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Coronavirus: Philippine doctors wary of Duterte's 'militaristic' response

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Coronavirus: Philippine doctors wary of Duterte's 'militaristic' response

On August 4, staff of the Fabella hospital in Manila staged a demonstration to demand safety measures for health care workers. About 100 people at the hospital, which has an estimated 1,500 employees, have tested positive for the novel coronavirus.

"With so many hospital staffers getting infected, we might be transmitting the virus instead of treating patients," Margarita Esquivel, president of the Fabella chapter of the Alliance of Health Workers union, told DW.

The situation in other hospitals is equally dire. "Many staff members have been tested positive [for COVID-19] but we are still working. Some nurses are even doing 12-hour shifts," said Cristy Donguines, a nurse at Manila's Jose Reyes Memorial Hospital and head of the hospital's union of healthcare workers.

"We are not robots. We are human beings who can be infected and also die of COVID-19," Donguines told DW. On July 31, her colleague succumbed to the disease after getting infected with the virus.

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The Philippines has so far recorded around 120,000 coronavirus cases and over 2,150 related deaths. In the past few weeks, the Southeast Asian country has seen a surge in new cases. To contain the COVID-19 spread, the government has imposed fresh lockdown measures in Manila and neighboring provinces.

Doctors' complaints

The lockdown was imposed by President Rodrigo Duterte after 40 medical organizations held a virtual press conference on August 1 calling for a two-week community quarantine to give the government time to recalibrate its COVID-19 strategy and give doctors and health workers a "timeout" to avoid getting infected themselves.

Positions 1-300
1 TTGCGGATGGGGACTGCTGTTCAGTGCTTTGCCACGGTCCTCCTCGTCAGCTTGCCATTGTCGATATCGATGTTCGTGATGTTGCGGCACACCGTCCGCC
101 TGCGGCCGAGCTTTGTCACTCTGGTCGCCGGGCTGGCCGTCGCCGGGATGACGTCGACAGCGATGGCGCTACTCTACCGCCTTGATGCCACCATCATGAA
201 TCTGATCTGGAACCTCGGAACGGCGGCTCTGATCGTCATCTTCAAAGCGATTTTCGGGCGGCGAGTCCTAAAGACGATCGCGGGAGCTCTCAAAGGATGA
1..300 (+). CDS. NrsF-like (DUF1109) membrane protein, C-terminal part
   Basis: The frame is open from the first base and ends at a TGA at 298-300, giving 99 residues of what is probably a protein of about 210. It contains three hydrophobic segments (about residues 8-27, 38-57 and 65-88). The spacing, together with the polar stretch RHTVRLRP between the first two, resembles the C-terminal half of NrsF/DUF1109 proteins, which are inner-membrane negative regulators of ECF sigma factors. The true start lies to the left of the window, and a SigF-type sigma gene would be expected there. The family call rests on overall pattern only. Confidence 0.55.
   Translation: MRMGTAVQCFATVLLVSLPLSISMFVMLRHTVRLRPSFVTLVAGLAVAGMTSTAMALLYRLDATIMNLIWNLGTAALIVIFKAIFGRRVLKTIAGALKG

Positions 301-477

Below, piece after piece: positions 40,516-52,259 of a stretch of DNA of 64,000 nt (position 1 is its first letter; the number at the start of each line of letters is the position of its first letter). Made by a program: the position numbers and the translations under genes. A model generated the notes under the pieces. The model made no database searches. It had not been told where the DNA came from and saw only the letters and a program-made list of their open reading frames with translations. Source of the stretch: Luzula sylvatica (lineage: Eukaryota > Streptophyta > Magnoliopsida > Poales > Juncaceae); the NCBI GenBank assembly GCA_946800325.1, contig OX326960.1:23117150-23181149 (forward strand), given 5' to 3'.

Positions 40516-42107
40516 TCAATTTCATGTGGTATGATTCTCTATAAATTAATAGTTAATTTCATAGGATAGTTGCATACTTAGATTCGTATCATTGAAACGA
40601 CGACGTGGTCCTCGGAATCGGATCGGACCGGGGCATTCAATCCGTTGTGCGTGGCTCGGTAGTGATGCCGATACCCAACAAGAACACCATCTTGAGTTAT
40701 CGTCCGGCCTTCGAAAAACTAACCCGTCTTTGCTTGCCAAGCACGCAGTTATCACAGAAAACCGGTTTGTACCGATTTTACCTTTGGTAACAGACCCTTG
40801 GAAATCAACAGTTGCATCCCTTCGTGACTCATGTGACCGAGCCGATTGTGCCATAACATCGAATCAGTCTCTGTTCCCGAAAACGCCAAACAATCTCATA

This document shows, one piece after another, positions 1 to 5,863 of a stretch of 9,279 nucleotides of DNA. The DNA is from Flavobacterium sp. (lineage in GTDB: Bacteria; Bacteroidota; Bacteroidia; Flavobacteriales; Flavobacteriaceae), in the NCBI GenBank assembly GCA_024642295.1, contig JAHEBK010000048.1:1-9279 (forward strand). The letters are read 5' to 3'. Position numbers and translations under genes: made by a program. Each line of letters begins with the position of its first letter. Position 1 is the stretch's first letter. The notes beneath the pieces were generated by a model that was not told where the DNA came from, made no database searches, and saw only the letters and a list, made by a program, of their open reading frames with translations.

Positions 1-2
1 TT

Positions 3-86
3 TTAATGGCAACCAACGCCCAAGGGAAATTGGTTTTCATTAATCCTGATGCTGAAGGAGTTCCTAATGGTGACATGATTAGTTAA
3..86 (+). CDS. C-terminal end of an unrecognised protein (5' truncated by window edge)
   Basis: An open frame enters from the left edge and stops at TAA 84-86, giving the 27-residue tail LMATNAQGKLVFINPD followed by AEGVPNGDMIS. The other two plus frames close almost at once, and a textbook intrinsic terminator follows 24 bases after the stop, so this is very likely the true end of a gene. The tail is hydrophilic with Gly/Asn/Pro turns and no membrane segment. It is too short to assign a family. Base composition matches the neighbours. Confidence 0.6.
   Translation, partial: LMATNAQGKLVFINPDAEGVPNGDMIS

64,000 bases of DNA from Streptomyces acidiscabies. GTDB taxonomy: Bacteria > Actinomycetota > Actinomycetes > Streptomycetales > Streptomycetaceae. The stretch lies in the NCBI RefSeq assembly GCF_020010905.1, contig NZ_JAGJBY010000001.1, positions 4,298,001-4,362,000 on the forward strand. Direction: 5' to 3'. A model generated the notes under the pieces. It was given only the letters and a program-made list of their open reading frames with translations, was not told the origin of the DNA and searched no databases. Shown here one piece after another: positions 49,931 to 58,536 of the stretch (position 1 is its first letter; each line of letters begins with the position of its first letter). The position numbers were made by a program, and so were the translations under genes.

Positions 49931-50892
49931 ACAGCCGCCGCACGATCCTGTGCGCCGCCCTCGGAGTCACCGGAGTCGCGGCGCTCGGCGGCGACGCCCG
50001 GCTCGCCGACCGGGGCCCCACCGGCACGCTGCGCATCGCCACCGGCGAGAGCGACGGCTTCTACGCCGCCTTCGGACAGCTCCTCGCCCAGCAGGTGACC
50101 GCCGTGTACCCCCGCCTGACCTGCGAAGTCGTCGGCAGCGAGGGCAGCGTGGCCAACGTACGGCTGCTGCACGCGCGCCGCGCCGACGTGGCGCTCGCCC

"The healthcare workers are sounding a distress call. We need a breather; we are exhausted," said Jose Santiago, president of the Philippine Medical Association, in a statement after the press conference.

The doctors also demand that the government come up with a plan to address the gaps in its public health interventions – increase COVID-19 testing, release test results early, establish effective contact tracing measures and hire additional healthcare workers.

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President Duterte on Sunday expressed solidarity with the healthcare workers but also censured them for publicly criticizing his administration's response to the health crisis. "Next time, don't talk about 'revolution.' It's more dangerous than COVID-19. If you start a revolution, I will have to stage a counter revolution," Duterte warned.

The president's "threat" forced the Philippine College of Physicians to issue a statement, saying that "there was never a call for a revolt, nor was there any threat of leaving our patients on their own."

Explaining Duterte's warning, presidential spokesperson Harry Roque told media the doctors didn't need to go public with their complaints and that the president was just irked by the "revolutionary song," "Do you hear the people sing?" that is being shared on social media.

Junice Melgar, who also works for a local NGO, says the government should have carried out a more "humane intervention" instead of imposing a lockdown that is likely to increase financial pressure on people.

"We need a calibrated response to identify clusters of infections and isolating them. Currently, we have blanket militaristic measures in place. The prescription can't be right if the diagnosis [of a disease] is wrong," Melgar told DW.

Read more: Is Philippines muzzling free press amid coronavirus lockdown?

'Slow and chaotic' response

Members of the Citizens Urgent Response to End COVID-19 (CURE COVID) has called for the resignation of Health Secretary Francisco Duque and a complete revamp of the government's Inter-Agency Task Force on COVID-19 (IATF), which is headed mostly by high-ranking military officials.

"If we continue to have the same people [in the IATF], nothing will change," said Carlos Zarate of the Bayan Muna Partylist.

President Duterte's administration has come under fire for its largely punitive and militaristic implementation of the COVID-19 measures. Last month, the government started deploying police to accompany medics and to transfer infected patients to isolation facilities.

"Unless we have a comprehensive medical and scientific response [to the health crisis], the lockdown will be useless," said Julie Caguiat at a CURE COVID press conference.

"The government's response has been too slow and too chaotic," she added.

Read more: Philippines: How women pay the price of pandemic-induced health care shortages


Updated : 2021-03-02 23:21 GMT+08:00